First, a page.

BIPOC Student Support

To promote and be effective in addressing mental health for all, Mental Health & Wellbeing at Nipissing University uses a racial equity and intersectional lens to highlight, better understand, and effectively respond to the range of unique experiences held by students who identify as Black, Indigenous, or People of Colour (BIPOC) in addition to backgrounds that vary by race, ethnicity, religion, and language. 

Mental Health & Wellbeing acknowledges the racial disparities in mental health care. Research suggests that Black, Indigenous, and People of Colour (BIPOC) compared to people who are white are: 

  • Less likely to have access to mental health services
  • Less likely to seek out services
  • Less likely to receive needed care
  • More likely to receive poor quality of care
  • More likely to end services prematurely

Some of these barriers can be attributed to a variety of factors such as cultural stigma around mental illness, racism and discrimination, language barriers, a lack of health insurance, mistrust of mental health care providers, a lack of cultural competency on the part of mental health care providers, and a Eurocentric-Western worldview of psychology, mental health, and therapeutic modalities.

BIPOC Student Support at Mental Health & Wellbeing provides the following services for BIPOC Students at Nipissing University:

  • Mental Health & Wellbeing staff provide culturally sensitive counselling and psychotherapy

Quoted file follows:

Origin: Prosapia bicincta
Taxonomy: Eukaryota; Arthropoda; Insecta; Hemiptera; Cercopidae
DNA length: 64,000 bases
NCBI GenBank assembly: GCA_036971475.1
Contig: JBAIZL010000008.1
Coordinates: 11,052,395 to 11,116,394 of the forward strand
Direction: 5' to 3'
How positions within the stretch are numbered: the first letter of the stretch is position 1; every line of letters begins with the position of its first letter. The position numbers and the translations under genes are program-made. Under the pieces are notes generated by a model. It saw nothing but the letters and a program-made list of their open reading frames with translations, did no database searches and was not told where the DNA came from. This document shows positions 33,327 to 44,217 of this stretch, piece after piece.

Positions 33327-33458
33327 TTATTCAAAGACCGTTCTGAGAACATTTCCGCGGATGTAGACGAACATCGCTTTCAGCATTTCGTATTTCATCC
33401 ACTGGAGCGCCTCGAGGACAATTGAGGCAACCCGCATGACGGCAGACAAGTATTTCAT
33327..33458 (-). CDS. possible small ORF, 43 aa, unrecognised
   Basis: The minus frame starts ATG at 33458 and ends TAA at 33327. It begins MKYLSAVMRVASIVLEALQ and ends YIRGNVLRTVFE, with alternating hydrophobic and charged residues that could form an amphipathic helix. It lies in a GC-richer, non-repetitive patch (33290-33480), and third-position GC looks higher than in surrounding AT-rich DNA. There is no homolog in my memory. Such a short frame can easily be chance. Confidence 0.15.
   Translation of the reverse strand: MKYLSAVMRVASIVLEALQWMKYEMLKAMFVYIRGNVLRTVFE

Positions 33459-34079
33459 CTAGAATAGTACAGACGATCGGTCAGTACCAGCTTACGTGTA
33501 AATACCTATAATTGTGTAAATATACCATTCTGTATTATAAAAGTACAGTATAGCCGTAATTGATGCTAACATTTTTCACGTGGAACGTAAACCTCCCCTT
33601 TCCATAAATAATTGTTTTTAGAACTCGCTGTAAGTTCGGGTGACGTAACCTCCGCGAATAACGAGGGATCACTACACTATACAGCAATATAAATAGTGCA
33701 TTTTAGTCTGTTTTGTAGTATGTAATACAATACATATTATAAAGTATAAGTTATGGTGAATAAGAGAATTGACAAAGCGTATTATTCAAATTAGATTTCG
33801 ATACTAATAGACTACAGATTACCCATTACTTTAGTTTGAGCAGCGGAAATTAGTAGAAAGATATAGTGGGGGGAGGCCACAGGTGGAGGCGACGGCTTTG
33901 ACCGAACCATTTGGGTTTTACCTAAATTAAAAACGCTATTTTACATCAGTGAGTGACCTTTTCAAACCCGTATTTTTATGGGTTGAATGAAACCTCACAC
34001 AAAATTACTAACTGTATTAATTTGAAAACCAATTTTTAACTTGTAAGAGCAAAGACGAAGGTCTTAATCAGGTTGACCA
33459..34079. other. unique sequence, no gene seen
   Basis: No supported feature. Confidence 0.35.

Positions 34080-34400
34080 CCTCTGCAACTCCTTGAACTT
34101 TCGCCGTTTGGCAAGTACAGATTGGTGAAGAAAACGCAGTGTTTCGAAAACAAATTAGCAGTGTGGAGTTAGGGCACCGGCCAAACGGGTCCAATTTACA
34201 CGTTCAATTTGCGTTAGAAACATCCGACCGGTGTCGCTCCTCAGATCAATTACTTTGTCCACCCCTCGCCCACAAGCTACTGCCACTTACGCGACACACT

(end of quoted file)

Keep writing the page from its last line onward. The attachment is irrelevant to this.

• BIPOC Individual Counselling: Choose to speak to a Racialized Counsellor
  • BIPOC Mental Health Practitioners within the Community (Ontario)
  • Ongoing collaboration with Racialized Student Groups and International Students to promote BIPOC mental wellbeing through mental health awareness initiatives, psychoeducation, advocacy and more
  • Mental Health and Anti-Racism Resources for BIPOC Students

BIPOC Individual Counselling

Sometimes seeking support from a mental health therapist and counsellor can be difficult for a myriad of reasons including (but not limited to): the barriers between one’s culture and the therapist, fear of being misunderstood and invalidated, the burden of having to explain one’s culture and worldview and feeling like your therapist won’t understand you because of your colour, race, religion, or culture and the unique experiences of these identities like racial trauma and experiences of discrimination.

Mental Health & Wellbeing acknowledges these challenges faced by students who identify as black, Indigenous, and people of colour (BIPOC) with backgrounds that vary by race, religion, language, and ethnicity.

Accordingly, students have the option of choosing a racialized counsellor for individual counselling during their Registration with Mental Health & Wellbeing by checking BIPOC Student Support.

BIPOC Student support is committed to culturally sensitive forms of psychotherapy while acknowledging the different experiences of BIPOC students regarding their mental health challenges and wellbeing.